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Jim Hu

Staff Writer, CNET

With online advertising continuing to show strength, Yahoo on Tuesday reported fourth-quarter and 2004 earnings that beat Wall Street expectations.

The Internet bellwether reported $373 million in profits, or 25 cents per share, for the three months ending Dec. 31. The figure includes $185 million, or 13 cents a share, from the sale of Google stock. Without the sale, earnings for the quarter came in at $187 million, or 13 cents a share. That’s higher than Wall Street’s 11-cents-per-share expectation, according to Thomson First Call’s consensus of analyst estimates. It’s up from 5 cents a share on $75 million in profits from the previous year.

For 2004, net income hit $840 million, or 58 cents a share, after gaining $314 million in its investment sale and tax benefits. Excluding the gains, Yahoo reported $526 million, or 36 cents a share, in profits for 2004, compared with $238 million or 18 cents per share for 2003.

Wall Street analysts were upbeat about Yahoo’s earnings, which they viewed as strong and free of surprises. Online advertising remains on a growth path, and there are no indications of a slowdown, analysts said.

“I think it confirms that everything is very strong,” said Safa Rashtchy, an equity analyst at Piper Jaffray.

Revenue excluding traffic acquisition costs, or “TAC,” related to its commercial search business, reached $785 million for the quarter and $2.6 billion for the year. In comparison, Yahoo reported $511.3 million for the fourth quarter 2003, and $1.47 billion for the year.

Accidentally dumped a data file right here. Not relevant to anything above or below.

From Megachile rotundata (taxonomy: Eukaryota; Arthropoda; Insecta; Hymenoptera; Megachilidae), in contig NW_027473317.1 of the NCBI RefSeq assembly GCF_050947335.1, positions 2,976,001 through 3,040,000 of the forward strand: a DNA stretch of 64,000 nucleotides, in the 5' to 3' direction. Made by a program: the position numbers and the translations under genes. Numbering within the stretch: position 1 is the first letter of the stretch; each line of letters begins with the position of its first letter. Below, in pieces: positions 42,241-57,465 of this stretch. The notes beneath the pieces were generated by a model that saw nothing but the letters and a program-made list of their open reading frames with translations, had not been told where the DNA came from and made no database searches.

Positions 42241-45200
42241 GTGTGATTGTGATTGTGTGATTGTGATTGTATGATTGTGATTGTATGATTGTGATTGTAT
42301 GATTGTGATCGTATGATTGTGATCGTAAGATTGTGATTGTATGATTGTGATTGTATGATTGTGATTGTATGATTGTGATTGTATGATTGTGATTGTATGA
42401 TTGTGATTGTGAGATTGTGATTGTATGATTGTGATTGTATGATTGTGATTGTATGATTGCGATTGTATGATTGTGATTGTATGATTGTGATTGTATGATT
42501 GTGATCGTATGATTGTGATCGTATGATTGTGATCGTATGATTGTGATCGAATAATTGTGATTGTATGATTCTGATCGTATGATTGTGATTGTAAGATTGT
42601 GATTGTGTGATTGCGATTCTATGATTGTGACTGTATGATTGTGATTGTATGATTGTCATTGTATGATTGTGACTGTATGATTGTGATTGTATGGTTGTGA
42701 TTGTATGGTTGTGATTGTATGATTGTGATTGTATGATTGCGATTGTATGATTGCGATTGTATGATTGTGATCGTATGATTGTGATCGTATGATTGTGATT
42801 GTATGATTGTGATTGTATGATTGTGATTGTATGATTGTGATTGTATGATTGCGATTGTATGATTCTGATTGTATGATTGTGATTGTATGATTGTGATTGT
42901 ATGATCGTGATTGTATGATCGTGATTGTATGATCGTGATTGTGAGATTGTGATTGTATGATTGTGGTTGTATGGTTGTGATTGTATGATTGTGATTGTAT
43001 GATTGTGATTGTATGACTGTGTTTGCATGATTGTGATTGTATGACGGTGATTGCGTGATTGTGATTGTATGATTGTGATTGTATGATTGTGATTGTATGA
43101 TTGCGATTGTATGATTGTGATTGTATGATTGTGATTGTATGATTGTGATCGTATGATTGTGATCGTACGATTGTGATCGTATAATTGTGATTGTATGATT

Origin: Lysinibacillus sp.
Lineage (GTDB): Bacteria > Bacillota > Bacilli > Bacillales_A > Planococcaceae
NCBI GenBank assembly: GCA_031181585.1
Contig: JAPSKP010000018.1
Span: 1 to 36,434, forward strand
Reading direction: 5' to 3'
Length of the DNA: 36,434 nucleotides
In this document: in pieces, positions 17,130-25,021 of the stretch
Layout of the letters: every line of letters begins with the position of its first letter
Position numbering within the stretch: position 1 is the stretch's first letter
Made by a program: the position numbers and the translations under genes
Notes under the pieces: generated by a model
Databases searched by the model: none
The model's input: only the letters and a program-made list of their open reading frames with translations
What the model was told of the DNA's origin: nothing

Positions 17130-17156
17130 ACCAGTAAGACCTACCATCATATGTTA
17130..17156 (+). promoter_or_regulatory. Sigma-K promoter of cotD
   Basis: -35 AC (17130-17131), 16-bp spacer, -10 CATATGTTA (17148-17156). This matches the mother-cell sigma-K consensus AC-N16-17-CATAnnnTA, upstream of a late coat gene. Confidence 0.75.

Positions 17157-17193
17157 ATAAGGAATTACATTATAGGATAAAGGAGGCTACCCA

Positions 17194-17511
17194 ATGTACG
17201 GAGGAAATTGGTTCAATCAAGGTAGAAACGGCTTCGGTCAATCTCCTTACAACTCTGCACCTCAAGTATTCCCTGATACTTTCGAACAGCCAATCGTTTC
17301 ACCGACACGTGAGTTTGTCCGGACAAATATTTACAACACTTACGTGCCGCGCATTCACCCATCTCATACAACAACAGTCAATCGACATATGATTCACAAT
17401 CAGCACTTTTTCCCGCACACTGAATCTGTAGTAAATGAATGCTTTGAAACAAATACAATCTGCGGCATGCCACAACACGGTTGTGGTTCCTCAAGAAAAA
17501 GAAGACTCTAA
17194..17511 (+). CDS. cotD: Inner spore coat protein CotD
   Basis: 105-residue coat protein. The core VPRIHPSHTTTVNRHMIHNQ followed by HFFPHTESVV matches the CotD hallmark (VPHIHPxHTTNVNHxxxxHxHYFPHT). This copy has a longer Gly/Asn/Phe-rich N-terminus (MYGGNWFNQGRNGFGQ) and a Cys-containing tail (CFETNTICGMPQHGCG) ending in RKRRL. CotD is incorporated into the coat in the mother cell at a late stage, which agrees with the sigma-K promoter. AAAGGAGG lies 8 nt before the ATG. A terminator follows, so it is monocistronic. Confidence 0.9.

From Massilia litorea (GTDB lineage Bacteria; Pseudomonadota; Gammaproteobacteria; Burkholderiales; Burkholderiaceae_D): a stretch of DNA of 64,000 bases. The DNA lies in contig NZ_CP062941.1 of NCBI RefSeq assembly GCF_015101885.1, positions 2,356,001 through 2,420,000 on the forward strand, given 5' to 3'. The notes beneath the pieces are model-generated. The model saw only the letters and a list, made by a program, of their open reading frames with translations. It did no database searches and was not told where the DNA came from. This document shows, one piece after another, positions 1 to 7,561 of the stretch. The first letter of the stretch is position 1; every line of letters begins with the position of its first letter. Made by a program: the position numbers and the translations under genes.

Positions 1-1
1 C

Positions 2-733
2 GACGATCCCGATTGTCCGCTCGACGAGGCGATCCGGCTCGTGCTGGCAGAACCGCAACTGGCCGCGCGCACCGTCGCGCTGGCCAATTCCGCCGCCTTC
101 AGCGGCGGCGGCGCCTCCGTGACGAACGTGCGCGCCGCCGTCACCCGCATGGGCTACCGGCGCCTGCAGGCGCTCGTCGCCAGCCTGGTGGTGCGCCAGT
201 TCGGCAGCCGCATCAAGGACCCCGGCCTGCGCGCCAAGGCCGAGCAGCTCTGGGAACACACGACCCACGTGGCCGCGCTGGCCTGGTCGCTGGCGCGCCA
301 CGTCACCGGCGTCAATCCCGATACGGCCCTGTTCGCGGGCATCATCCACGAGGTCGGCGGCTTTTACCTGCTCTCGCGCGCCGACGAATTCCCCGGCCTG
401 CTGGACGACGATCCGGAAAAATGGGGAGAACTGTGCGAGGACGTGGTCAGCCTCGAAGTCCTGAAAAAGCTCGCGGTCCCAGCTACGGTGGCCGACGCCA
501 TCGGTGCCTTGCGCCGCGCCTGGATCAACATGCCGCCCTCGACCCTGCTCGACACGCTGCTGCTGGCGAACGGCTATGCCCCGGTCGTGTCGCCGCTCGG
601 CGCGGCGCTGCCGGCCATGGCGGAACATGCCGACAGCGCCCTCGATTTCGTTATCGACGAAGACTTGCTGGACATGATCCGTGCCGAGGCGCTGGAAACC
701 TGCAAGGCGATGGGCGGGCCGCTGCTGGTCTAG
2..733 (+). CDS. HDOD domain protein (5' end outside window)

Yahoo focuses on its revenue numbers without TAC, calling the figure a more accurate reflection of its search business. TAC is the amount of money its Overture Services division pays its high-profile distributors, such as Microsoft’s MSN, to host its commercial search results. Businesses that advertise on Overture pay the company every time someone clicks on their links, but a portion of these revenues are then paid to distributors such as MSN.

Including TAC, fourth-quarter 2004 revenue hit $1.08 billion and its year-end total grew to $3.58 billion.

While online advertising continued to fuel Yahoo’s revenue growth, subscription services maintained a healthy pace as well. Here’s a breakdown of Yahoo’s three revenue segments. All numbers reported include TAC:

Marketing services: Online advertising from commercial search and branded advertising hit $911 million, up 67 percent from the same period in 2003. For the year, revenue reached $3 billion, more than doubling from 2003. Executives said commercial search and branded advertising are continuing to increase at a healthy pace. Executives declined to break out revenue or growth numbers for branded versus search advertising.

Fees: Yahoo’s for-pay businesses ended the year with 8.4 million subscribers, many of whom are SBC DSL users, up from 4.9 million last year. The unit reported $129 million for the quarter, up 52 percent from last year, and $426 million for the year, up 43 percent. Much of this quarter’s growth stemmed from migrating customers from its MusicMatch acquisition, new subscribers from Canada’s Rogers Cable, and the seasonal benefits of Yahoo’s fantasy football service. The company expects growth to slow in the coming year with a target of 11 million to 11.5 million subscribers.

Listings: The unit primarily consisting of its HotJobs site, the listings business this quarter reported $38 million in revenue, up 15 percent from last year. For the year, revenue came in at $147 million, up 16 percent from 2003. From now on, Yahoo will report listings as part of marketing services.